In my current postdoctoral work at the University of Maryland I’ve been mentoring several students in DNA barcoding work. This work has been the main parts of three ongoing projects in our lab: (a) wetland-stream connectivity; (b) determining host plants for potato leafhoppers; and (c) tree host suitability for the spotted lanternfly. I train the students in tissue preparation, DNA isolation, PCR, visualization results using gel electrophoresis, as well as sequence analysis.
‘Wetland-stream connectivity’ connectivity is one of the most exciting projects; quite recently, Nina, my mentee, has created a reference library of mitochondrial sequences from stream isopod species - we will then BLAST sequences from wetland isopod individuals against this library to determine the matches and estimate how ‘close’ wetland species are to stream species.
Update - 02/22/19: Nina presented her research project earlier this week at her school’s science fair and got 3rd prize! So exciting!
Update - 04/26/19: Nina succesfully presented the final results of her year-long project at her school’s research symposium!
During my postdoctoral work at the University of Wisconsin-Madison I trained a high school student in tissue dissection and isolation, slide preparation, tissue and cell identification, morphological analysis. Claire did a research project on the spotted wing drosophila through the Biotechnology Youth Apprenticeship program. Claire learned how to use a new protocol I developed for dissecting fly tissues and determining fly mating status. She successfully applied this new technique to different fly specimens; she also created beautiful illustrations for an invited manuscript which we published later in Insects. Here are some of the figures Claire made for our paper:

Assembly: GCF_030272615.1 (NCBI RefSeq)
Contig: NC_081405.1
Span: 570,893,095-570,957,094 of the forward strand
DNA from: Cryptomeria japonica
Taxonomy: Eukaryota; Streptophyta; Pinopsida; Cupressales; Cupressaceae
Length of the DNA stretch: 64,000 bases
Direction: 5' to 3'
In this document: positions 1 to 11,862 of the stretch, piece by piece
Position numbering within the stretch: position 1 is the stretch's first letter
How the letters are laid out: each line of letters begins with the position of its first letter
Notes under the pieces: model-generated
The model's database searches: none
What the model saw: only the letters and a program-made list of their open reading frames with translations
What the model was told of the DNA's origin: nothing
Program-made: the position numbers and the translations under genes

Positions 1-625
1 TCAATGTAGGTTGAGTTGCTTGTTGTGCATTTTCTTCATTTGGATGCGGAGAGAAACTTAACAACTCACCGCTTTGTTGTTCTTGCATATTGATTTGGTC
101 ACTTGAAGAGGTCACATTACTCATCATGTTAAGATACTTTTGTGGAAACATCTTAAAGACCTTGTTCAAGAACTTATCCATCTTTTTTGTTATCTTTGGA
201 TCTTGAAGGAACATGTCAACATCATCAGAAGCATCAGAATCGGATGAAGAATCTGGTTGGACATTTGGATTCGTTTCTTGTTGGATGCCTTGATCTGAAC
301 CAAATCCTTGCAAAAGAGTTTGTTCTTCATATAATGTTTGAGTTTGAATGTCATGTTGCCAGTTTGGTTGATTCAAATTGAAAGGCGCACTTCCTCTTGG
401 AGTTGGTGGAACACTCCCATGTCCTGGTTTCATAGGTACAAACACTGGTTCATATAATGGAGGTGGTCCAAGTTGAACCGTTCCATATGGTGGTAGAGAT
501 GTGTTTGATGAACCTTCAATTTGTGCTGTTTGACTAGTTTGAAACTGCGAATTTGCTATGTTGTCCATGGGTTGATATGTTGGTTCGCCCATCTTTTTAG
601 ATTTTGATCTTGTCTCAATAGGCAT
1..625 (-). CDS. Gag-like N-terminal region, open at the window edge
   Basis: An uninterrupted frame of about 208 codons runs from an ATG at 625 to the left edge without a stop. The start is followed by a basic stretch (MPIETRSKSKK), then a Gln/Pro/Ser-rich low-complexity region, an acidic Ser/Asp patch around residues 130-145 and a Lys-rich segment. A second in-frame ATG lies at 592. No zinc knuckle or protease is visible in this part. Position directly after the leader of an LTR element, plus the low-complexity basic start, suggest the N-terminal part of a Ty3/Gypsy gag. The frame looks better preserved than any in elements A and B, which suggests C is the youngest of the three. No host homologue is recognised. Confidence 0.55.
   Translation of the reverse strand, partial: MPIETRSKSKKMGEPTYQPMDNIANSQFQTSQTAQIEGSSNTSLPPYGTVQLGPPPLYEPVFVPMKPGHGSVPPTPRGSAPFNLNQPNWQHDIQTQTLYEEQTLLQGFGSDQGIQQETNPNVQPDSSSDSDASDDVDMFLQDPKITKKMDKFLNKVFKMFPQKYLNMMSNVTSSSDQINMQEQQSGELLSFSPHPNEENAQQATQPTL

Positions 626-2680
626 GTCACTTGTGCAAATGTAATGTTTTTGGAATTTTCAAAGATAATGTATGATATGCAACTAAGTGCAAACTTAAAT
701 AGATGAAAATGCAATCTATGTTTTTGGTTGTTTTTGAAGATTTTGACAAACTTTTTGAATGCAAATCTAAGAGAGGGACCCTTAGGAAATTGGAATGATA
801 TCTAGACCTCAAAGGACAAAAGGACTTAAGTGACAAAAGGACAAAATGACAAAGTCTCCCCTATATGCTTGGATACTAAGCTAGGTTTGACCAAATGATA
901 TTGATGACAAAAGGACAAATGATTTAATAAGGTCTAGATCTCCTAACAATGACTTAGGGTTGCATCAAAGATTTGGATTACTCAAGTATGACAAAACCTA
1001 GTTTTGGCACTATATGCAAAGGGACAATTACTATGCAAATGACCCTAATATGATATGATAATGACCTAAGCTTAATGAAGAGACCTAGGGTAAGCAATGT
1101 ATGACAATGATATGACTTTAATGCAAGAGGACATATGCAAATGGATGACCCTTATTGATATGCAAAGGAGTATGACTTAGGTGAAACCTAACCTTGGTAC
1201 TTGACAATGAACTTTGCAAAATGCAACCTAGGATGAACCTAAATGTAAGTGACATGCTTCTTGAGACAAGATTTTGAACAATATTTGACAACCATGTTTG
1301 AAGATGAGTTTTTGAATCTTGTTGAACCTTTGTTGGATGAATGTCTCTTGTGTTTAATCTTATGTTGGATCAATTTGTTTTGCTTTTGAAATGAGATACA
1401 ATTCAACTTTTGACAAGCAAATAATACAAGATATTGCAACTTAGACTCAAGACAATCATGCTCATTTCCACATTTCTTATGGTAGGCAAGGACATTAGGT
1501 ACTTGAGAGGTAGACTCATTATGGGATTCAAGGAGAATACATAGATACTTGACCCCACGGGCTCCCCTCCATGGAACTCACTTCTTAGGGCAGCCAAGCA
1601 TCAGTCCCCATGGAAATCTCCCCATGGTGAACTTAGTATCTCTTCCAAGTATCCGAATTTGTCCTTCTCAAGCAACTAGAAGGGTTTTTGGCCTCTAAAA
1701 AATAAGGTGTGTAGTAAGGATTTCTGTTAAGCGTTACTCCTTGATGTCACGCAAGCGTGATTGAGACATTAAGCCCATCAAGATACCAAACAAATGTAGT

Additionally, Claire compiled a large dataset for temperature and humidity data we used in another paper on the effect of temperature and humidity on the seasonal phenology of the spotted wing drosophila.
As a PlantingScience fellow, during summer/fall 2017 I participated in the PlantingScience program (Botanical Society of America; Digging Deeper project). I was an online scientist mentor and liaison for student research teams (high school and middle school students).
That was my first year with the PlantingScience program. I really enjoyed our summer workshop in Colorado Springs and meeting with biology teachers from around the country, as well as our wonderful trip to the Garden of the Gods. Last Fall, I was a scientist mentor for nine research teams and a liaison for a biology teacher and three research teams in her class. The student teams which I mentored, focused on The Power of Sunlight module and conducted their independent research projects on plant photosynthesis and respiration.
Since then, I stayed with PlantingSceince, and I’ve been serving as a scientist mentor every semester. During Fall 2018, I worked as a member of Master Plant Science Team serving as a liaison for one class and a mentor for three student teams. Great experience! I’m continously looking forward to being a part of this interesting program every semester!
In 2003, at Herzen State University, I started teaching a course on Animal Ecology. Since then, I’ve supervised the research of several undergraduate students, including short projects (as a part of their independent research), as well as their final theses (a Diploma in Russian academia) …more information
Photo credit: Alexandr Mogilev. Thesis project: Ecological adaptations of the Felidae family: example of the Siberian tiger, Pantera tigris altaica (Leningrad Zoo, St. Petersburg, Russia, 2005)